PDA

View Full Version : Everyone's Awaiting the Clippers' Moves


David
08-20-2002, 09:29 PM
J.A. ADANDE
Everyone's Awaiting the Clippers' Moves
J.A. Adande

August 20 2002

Not much noise coming out of Clipper country these days. It feels like we're on a bird-watching expedition, patiently sitting in hopes of spotting a rare spotty-beaked blue warbler, as we await that unheard-of noise, Donald Sterling's pen scribbling across a commitment to a big-money contract.

Any or all of the following could be signed to a contract extension this summer: Elton Brand, Michael Olowokandi, Lamar Odom and Andre Miller. So far, the total is zero.

Meanwhile, there is news of big contracts around the league--and Clipper players notice.

"I can't help but see guys like BD [Baron Davis] and Shawn Marion, talented players, signing for the max and things like that," Brand said.

If the New Orleans Hornets can sign Baron Davis for $84 million when he wasn't even sure he wanted to stay there, if the Phoenix Suns can sign Shawn Marion for $79 million, then the Clippers can "max out" Brand--or at least come close.

And when the Kings signed point guard Mike Bibby to a seven-year, $80.5-million contract last week, it had ramifications for the Clippers. Actually, it included one bit of good news for them. David Falk, who represents Bibby and Brand, didn't hold the Kings up for a "max" contract. Bibby will start at $8.5 million.

So Falk is acknowledging that the marketplace isn't quite like it was during the free-spending summer of 1996. And I'm hearing that Falk is even allowing the Clippers a little wiggle room in their negotiations with Brand. Now don't think he's turned into Mr. Softy. He still turned down a $70-million offer from the Kings and squeezed an extra $10.5 million out of them.

The bad news for the Clippers? Olowokandi was selected ahead of Bibby with the No. 1 overall pick in 1998 and his agent sees Bibby's contract as a starting point for his client's new deal.

"A baseline," is what Bill Duffy called it. He also said there had been no talks about Olowokandi's contract for several weeks.

Miller will expect the same kind of numbers as Bibby.

Miller averaged more points than Bibby (16.5 to 13.7) and more than twice as many assists (10.9 to 5.0 ) last season. Of course, Bibby jacked up his price during the playoffs. He was the definition of a money player, coming through with clutch shots against the Lakers and the Dallas Mavericks.

What the Clippers are paying Miller for, what made them willing to bet the talent of Darius Miles and risk the wrath of fans to obtain him, is the promise of the playoffs.

If the Clippers are that confident they'll make the playoffs, then they should start spending as if they can expect the extra revenue that comes from home playoff games.

Brand is the logical first step. Miller probably wants to wait until next year's "seller's" free-agent market, Odom is coming off an injury-filled and suspension-plagued season, and Olowokandi still represents a bet on potential, as he was when the Clippers made him the No. 1 draft pick four years ago. Olowokandi also might want to seek another season of better numbers and then a better market, when more teams will be under the salary cap.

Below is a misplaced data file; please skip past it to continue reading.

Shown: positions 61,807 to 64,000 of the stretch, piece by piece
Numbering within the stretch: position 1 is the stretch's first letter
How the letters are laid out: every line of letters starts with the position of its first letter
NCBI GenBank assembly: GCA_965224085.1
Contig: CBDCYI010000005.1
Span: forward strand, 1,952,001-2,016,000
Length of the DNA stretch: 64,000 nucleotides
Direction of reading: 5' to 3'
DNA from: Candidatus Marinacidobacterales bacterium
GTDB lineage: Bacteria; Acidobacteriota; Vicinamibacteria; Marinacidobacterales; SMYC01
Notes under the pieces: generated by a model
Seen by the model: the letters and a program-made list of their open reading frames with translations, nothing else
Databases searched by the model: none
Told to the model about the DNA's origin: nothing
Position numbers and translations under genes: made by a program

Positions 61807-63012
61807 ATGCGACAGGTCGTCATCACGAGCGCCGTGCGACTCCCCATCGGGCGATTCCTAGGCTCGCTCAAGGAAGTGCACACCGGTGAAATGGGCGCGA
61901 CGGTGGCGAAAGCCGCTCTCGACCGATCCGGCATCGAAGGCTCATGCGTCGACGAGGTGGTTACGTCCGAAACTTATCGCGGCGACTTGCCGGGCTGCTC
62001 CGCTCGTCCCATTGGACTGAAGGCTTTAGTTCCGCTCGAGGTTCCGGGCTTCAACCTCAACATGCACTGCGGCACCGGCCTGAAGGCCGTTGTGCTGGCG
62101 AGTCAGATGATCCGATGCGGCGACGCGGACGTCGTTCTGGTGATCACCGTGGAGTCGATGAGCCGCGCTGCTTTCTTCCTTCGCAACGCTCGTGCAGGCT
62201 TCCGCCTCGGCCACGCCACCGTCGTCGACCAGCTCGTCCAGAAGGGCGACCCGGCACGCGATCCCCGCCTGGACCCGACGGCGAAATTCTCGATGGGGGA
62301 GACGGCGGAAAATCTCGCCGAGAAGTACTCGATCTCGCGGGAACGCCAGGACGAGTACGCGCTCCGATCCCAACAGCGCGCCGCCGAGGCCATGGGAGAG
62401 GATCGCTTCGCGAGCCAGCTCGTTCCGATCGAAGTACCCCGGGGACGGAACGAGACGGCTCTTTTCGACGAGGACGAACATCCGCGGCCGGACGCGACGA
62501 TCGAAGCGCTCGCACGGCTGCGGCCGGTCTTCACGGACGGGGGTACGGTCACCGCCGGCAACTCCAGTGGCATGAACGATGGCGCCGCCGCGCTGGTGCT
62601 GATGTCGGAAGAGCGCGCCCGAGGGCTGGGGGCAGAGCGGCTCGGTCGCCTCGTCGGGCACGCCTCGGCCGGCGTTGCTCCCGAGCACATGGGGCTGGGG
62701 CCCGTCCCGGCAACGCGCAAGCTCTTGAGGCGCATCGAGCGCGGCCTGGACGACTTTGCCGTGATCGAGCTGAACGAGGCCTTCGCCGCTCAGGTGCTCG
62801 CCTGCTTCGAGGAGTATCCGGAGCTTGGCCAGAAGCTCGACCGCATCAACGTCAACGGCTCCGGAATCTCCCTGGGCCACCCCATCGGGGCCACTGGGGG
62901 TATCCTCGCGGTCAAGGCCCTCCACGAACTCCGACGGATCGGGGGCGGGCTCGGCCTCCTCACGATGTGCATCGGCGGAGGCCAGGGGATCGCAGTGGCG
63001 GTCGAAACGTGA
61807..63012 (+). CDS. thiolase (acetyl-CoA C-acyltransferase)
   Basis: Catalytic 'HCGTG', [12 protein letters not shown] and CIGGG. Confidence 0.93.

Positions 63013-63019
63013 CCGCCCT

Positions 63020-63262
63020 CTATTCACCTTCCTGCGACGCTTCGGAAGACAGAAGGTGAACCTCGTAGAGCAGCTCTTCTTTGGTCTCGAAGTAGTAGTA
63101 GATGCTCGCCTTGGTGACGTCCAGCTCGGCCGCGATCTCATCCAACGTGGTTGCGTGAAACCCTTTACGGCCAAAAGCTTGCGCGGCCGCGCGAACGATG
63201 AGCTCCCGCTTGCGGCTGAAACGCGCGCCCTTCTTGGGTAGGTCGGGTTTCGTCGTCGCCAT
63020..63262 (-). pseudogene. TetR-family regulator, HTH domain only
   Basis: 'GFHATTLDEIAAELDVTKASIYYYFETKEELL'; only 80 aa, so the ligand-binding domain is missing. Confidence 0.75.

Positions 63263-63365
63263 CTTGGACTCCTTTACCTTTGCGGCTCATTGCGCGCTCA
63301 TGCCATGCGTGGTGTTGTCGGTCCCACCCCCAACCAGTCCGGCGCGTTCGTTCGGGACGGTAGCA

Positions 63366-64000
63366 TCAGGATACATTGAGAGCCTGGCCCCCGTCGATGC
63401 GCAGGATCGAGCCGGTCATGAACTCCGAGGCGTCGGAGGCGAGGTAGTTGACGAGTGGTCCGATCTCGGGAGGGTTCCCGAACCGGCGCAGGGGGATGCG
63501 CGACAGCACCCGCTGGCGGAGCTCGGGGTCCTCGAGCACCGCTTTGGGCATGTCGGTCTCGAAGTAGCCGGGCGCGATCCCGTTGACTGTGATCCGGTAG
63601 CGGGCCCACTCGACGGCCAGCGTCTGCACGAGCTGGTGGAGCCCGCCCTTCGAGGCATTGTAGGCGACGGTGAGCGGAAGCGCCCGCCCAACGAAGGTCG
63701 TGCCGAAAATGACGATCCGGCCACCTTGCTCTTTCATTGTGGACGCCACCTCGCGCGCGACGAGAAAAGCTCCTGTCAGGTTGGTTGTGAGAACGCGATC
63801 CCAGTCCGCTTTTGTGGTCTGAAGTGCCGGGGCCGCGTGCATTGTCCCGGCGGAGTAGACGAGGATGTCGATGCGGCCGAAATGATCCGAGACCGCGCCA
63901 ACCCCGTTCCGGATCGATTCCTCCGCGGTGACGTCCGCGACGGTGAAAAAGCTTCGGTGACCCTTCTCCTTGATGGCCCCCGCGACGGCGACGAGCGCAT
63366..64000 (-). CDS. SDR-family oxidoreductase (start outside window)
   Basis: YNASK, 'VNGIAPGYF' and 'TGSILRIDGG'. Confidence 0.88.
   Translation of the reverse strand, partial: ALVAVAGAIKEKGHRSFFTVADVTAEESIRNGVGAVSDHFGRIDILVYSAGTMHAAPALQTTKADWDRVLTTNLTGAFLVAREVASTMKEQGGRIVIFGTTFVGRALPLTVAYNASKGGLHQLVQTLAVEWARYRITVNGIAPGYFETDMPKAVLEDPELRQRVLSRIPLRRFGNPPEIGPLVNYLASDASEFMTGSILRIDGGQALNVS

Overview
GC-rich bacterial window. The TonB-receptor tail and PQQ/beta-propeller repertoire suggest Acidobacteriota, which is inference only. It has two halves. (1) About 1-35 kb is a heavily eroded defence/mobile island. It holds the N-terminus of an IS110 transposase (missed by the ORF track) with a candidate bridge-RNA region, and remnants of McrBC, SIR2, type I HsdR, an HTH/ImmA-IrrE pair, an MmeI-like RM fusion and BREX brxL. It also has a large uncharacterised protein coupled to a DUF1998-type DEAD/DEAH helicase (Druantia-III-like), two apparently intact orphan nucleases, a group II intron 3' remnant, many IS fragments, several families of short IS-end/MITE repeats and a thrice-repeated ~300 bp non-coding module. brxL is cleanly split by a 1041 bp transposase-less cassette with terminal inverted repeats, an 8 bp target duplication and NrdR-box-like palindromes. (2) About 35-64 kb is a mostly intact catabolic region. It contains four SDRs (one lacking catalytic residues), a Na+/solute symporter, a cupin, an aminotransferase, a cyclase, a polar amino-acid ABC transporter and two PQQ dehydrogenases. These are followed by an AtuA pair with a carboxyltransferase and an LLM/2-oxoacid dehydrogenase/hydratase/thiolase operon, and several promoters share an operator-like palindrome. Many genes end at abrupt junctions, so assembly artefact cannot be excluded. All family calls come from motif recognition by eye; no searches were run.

Brand is the safest investment, with averages of 19.4 points and 10.6 rebounds in his first three seasons.

Brand led the Clippers in scoring, was fifth in the league in rebounds and tops in offensive rebounds last season. He ranked third in the NBA last season with 55 double-doubles. That's 12 behind league-leader Tim Duncan, four behind Kevin Garnett and 12 more than the fifth-place guy--Marion.

So what's the holdup? For one thing, Falk was on vacation for three weeks. After he returned he focused on Bibby's contract, while Clipper General Manager Elgin Baylor was visiting Chick Hearn in the hospital, then mourning Hearn's death.

There's nothing that says the Clippers have to sign any of these guys this summer. They can put this off until next year, if they want to take their chances. But if they can lock up even one guy, it will stand as a signal to the rest of them that they want to keep this team together.

Right now, they're going against their track record that says they absolutely won't.

Actually, that history is a little deceiving. If you consider some of the free agents who departed over the years--Ron Harper, Loy Vaught, Rodney Rogers, Bo Outlaw, Maurice Taylor, Isaac Austin and even Derek Anderson--none went on to greater individual glory. Yes, Harper won five championships with the Lakers and Chicago Bulls, but he wasn't in a starring role.

With the exception of Anderson, the Clippers wouldn't be any better off with the ex-Clippers than the guys they have now.

Still, it's the reputation the Clippers have working against them, and it definitely creeps into Brand's mind.

"I try not to allow [it], but it's what happened in the past," Brand said.

"It doesn't seem like anybody's signed yet. We have to wait and see what happens. It's the waiting period."

When it comes to the Clippers and money, waiting isn't just the hardest part. It's all they ever seem to do.

When I mentioned all the contract work to Clipper Vice President Andy Roeser the day the team introduced Miller, Roeser confidently said, "We'll get it done."

We'll see about that.

J.A. Adande can be reached at: j.a.adande@latimes.com.
If you want other stories on this topic, search the Archives at latimes.com/archives. For information about reprinting this article, go to www.lats.com/rights.


Copyright 2002 Los Angeles Times

Drbio
08-20-2002, 09:38 PM
The writers name is too close to J. Valade for me to believe him.i/expressions/face-icon-small-smile.gif